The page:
retract

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re·tract

(rē-trakt'),
To shrink, draw back, or pull apart.
[L. re-traho, pp. -tractus, a drawing back]
Farlex Partner Medical Dictionary © Farlex 2012

retract

(ri-trakt′) [L. retractus, drawn back]
To draw back.
retractable (′ă-bĕl), adjective
Medical Dictionary, © 2009 Farlex and Partners
References in periodicals archive ?
Elle a, en outre, ete l'occasion de presenter des exposes et des experiences en matiere de droits au choix, a l'information, a la retractation, a la representation et a la protection des droits economiques ainsi que sur la strategie de protection du consommateur et des mesures de sa mise en oeuvre.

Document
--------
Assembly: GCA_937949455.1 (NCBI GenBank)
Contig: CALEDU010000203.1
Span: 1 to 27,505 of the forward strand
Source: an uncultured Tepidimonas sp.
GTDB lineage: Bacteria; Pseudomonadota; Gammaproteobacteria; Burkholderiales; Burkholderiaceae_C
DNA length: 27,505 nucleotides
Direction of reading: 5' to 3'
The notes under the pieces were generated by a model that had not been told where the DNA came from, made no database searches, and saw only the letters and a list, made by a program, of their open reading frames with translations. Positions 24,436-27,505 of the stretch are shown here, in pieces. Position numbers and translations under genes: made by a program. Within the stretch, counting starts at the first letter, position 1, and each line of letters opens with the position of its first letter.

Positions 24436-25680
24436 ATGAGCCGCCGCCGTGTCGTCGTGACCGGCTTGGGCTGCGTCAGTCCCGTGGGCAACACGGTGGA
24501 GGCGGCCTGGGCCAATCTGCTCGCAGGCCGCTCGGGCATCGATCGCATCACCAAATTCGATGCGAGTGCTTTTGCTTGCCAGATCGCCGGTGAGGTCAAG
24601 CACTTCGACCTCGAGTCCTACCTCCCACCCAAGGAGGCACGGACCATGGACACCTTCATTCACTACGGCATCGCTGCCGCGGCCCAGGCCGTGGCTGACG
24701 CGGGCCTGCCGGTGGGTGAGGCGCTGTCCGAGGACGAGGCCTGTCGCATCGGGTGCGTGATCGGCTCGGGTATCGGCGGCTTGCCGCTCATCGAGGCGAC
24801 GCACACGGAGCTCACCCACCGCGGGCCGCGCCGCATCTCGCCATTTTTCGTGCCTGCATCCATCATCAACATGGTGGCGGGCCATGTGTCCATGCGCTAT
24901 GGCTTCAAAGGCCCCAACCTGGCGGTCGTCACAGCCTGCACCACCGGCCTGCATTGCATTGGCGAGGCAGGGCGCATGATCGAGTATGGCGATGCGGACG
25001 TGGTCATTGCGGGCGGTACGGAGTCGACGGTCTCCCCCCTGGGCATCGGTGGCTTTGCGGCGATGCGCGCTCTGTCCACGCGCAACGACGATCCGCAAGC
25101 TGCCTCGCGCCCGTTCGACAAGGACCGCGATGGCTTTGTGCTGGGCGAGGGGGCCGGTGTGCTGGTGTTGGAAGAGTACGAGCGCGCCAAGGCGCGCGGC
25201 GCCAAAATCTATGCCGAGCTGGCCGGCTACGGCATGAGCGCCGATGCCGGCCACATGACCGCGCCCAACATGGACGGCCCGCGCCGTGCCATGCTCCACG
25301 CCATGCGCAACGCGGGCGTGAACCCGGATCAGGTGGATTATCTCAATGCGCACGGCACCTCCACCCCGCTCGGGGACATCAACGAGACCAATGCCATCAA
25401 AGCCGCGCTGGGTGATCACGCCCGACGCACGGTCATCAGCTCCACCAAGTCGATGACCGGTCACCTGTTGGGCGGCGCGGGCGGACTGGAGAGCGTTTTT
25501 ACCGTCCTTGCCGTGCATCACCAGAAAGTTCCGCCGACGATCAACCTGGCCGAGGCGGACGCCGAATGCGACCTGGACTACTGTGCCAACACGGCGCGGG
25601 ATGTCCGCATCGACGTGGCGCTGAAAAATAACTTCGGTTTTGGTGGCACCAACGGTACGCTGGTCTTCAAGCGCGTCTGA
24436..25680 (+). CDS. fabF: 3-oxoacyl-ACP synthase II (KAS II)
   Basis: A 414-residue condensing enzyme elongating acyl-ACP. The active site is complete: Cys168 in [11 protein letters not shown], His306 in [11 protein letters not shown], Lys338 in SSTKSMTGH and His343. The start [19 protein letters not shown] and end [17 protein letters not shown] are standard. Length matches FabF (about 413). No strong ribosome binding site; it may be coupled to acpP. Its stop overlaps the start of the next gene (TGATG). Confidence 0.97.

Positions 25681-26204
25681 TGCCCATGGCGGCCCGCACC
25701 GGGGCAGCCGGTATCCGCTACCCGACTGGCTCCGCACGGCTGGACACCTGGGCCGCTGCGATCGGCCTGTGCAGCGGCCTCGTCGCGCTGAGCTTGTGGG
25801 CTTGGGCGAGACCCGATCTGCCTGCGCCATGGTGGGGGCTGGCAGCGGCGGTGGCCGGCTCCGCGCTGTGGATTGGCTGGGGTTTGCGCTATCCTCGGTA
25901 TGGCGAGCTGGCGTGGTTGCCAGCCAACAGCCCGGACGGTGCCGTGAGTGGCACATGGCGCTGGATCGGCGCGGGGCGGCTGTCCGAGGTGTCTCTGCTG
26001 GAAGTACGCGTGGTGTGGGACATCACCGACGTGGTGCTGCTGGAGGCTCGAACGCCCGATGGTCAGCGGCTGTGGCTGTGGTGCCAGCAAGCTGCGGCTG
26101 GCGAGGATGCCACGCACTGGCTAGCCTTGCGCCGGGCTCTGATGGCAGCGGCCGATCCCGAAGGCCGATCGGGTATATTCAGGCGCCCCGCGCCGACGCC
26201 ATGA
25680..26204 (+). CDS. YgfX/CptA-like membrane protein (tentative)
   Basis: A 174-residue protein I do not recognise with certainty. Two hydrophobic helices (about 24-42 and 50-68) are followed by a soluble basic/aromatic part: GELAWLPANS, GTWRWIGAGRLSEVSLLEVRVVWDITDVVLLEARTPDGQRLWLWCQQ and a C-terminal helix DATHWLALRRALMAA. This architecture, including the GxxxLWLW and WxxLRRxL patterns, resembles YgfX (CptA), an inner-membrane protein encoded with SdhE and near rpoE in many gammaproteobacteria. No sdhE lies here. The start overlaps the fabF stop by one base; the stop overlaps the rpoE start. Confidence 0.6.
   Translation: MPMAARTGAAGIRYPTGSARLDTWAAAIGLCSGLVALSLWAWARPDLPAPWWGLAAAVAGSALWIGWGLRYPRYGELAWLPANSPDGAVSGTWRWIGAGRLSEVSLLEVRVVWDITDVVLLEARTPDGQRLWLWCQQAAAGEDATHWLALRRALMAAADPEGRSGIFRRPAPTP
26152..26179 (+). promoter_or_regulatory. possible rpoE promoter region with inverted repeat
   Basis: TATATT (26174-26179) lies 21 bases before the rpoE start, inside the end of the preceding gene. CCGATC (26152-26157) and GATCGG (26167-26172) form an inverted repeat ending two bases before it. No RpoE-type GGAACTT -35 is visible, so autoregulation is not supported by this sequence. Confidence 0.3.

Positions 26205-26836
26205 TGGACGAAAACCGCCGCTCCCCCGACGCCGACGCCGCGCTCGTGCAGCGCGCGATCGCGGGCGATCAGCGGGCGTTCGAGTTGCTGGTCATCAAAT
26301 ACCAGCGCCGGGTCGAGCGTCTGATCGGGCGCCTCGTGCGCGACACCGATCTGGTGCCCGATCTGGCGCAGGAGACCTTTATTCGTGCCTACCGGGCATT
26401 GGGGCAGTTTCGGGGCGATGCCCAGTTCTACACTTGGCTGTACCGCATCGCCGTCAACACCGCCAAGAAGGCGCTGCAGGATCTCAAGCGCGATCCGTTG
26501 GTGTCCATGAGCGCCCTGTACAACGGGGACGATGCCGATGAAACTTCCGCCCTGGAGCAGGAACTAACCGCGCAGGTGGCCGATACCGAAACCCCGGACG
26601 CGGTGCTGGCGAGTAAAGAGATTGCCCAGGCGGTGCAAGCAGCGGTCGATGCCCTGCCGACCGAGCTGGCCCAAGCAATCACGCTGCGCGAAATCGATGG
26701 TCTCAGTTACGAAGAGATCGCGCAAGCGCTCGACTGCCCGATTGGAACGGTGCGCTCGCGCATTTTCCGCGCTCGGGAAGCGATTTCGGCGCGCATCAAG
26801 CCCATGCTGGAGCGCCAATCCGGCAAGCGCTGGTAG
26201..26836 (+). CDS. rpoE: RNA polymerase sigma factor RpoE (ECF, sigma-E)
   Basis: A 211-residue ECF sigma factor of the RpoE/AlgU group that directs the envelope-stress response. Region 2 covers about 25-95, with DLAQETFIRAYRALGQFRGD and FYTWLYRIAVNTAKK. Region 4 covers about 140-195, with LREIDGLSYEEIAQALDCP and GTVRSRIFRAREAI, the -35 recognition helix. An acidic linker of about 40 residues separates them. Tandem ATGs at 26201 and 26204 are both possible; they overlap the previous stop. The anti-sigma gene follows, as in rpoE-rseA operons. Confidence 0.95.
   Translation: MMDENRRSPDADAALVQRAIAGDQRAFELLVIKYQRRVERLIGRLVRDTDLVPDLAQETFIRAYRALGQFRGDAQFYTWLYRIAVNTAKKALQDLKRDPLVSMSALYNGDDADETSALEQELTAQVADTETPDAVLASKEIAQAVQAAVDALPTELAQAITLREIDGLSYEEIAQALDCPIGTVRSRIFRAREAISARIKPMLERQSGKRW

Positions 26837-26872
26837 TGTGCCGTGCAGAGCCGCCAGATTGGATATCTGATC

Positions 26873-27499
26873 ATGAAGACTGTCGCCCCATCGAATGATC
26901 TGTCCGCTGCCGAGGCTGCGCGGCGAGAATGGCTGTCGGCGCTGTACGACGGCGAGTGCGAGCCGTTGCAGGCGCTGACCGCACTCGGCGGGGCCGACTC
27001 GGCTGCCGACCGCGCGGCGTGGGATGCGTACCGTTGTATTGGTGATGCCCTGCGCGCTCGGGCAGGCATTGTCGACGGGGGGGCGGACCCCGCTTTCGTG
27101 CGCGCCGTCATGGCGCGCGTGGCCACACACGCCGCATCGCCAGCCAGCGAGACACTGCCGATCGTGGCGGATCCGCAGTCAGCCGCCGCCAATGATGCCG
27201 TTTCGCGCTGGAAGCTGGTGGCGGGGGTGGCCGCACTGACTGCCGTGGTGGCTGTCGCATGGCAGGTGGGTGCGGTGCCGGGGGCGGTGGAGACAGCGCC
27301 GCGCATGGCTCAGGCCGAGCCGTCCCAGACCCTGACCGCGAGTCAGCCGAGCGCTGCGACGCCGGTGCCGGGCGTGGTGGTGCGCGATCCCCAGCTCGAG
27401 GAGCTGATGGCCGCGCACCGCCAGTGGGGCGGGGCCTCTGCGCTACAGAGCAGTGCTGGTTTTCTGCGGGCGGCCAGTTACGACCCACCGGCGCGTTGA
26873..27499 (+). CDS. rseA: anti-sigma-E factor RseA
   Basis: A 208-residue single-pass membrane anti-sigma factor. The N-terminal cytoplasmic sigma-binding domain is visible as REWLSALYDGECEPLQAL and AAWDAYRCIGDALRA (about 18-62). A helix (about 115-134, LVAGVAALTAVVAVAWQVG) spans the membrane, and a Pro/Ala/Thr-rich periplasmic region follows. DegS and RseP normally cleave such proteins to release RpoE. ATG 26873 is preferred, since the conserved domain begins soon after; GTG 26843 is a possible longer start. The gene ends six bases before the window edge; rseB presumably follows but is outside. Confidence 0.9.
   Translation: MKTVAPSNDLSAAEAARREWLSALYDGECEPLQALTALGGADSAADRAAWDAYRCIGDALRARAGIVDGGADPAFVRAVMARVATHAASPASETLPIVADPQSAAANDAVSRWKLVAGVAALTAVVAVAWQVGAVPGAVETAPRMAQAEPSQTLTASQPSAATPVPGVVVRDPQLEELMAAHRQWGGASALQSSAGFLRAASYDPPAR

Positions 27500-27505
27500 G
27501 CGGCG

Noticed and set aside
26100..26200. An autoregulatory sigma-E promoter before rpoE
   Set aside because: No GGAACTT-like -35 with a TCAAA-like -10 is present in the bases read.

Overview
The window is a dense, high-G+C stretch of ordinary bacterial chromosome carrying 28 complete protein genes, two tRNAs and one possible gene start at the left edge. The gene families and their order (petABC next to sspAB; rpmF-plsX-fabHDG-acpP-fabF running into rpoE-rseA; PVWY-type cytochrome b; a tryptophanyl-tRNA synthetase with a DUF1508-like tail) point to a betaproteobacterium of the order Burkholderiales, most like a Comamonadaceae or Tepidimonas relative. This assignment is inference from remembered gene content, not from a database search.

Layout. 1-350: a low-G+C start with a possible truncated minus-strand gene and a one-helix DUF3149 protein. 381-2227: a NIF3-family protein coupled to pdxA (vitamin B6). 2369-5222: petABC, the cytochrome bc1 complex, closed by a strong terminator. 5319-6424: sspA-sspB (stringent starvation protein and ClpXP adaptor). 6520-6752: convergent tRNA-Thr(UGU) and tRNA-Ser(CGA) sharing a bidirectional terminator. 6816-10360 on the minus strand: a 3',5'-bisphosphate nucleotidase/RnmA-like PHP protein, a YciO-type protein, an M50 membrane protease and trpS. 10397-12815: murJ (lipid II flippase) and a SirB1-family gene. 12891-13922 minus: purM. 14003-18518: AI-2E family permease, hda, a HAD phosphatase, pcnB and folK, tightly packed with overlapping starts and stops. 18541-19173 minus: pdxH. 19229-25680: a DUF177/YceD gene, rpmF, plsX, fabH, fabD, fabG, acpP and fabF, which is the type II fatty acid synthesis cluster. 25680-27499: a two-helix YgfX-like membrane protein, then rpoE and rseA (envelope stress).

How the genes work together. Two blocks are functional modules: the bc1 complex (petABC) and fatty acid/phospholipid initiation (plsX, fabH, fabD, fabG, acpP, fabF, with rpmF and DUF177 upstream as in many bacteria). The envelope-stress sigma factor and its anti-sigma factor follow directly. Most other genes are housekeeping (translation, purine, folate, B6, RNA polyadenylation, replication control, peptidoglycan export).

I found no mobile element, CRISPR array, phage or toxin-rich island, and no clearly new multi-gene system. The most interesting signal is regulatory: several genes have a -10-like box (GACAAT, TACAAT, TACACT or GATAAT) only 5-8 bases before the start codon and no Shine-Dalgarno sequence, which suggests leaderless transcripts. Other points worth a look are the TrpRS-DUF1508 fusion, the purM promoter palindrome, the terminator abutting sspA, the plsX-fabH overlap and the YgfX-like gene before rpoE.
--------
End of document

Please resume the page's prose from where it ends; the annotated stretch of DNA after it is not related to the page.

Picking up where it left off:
Elsewhere he writes: "at this time, such coercion displeased me because I had not yet learned either how much evil their impunity would dare or to what extent the application of discipline could bring about their improvement": Augustine, Retractationes, ii.5 (ch.
Augustine's thought evolved, as he admitted in the Retractations, and any particular declaration needs to be considered in relation to the circumstances in which it was made, before it is accepted as typical of his theology.
Canisius has in mind Augustine's comment in the Retractations (2.63) about his Enchiridion, a treatise on faith, hope, and love addressed to Laurentius.
Bogan, Saint Augustine; The Retractations, The Fathers of the Church, lx (washington, D.C., 1968), 217: ~I also wrote two books to Jerome, the priest, who was living in Bethlehem -- one on the origin of the soul of man, the second on a passage from the Apostle James.' (23) CCSL, 57, 126-7; trans.
Thus, like Augustine, who in the Retractations provided later commentary and clarification on all his writings, T.